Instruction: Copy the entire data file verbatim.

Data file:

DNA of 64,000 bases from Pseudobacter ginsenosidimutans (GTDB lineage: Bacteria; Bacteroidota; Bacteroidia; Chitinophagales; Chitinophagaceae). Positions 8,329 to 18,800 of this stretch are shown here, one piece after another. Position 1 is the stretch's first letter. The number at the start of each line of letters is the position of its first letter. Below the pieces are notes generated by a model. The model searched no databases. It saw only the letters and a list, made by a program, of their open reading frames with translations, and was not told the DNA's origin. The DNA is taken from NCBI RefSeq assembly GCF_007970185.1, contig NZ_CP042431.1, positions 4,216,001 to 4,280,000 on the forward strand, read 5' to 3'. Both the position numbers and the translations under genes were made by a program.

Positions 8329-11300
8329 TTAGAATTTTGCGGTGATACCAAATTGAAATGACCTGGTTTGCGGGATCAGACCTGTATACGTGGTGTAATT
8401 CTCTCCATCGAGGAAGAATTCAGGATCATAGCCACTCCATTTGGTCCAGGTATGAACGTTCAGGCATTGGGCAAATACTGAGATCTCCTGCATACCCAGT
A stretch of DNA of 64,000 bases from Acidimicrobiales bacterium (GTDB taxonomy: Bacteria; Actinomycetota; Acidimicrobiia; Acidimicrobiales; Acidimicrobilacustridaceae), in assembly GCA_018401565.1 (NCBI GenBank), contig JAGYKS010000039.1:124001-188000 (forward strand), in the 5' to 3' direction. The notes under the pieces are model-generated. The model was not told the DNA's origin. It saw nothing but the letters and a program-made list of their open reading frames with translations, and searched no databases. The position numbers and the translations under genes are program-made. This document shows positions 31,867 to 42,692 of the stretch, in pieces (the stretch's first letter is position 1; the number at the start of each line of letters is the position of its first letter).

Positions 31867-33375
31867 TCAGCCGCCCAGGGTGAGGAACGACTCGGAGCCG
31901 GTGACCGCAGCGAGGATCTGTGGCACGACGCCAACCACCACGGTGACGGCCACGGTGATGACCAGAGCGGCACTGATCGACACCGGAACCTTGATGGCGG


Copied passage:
DNA of 64,000 bases from Pseudobacter ginsenosidimutans (GTDB lineage: Bacteria; Bacteroidota; Bacteroidia; Chitinophagales; Chitinophagaceae). Positions 8,329 to 18,800 of this stretch are shown here, one piece after another. Position 1 is the stretch's first letter. The number at the start of each line of letters is the position of its first letter. Below the pieces are notes generated by a model. The model searched no databases. It saw only the letters and a list, made by a program, of their open reading frames with translations, and was not told the DNA's origin. The DNA is taken from NCBI RefSeq assembly GCF_007970185.1, contig NZ_CP042431.1, positions 4,216,001 to 4,280,000 on the forward strand, read 5' to 3'. Both the position numbers and the translations under genes were made by a program.

Positions 8329-11300
8329 TTAGAATTTTGCGGTGATACCAAATTGAAATGACCTGGTTTGCGGGATCAGACCTGTATACGTGGTGTAATT
8401 CTCTCCATCGAGGAAGAATTCAGGATCATAGCCACTCCATTTGGTCCAGGTATGAACGTTCAGGCATTGGGCAAATACTGAGATCTCCTGCATACCCAGT
A stretch of DNA of 64,000 bases from Acidimicrobiales bacterium (GTDB taxonomy: Bacteria; Actinomycetota; Acidimicrobiia; Acidimicrobiales; Acidimicrobilacustridaceae), in assembly GCA_018401565.1 (NCBI GenBank), contig JAGYKS010000039.1:124001-188000 (forward strand), in the 5' to 3' direction. The notes under the pieces are model-generated. The model was not told the DNA's origin. It saw nothing but the letters and a program-made list of their open reading frames with translations, and searched no databases. The position numbers and the translations under genes are program-made. This document shows positions 31,867 to 42,692 of the stretch, in pieces (the stretch's first letter is position 1; the number at the start of each line of letters is the position of its first letter).

Positions 31867-33375
31867 TCAGCCGCCCAGGGTGAGGAACGACTCGGAGCCG
31901 GTGACCGCAGCGAGGATCTGTGGCACGACGCCAACCACCACGGTGACGGCCACGGTGATGACCAGAGCGGCACTGATCGACACCGGAACCTTGATGGCGG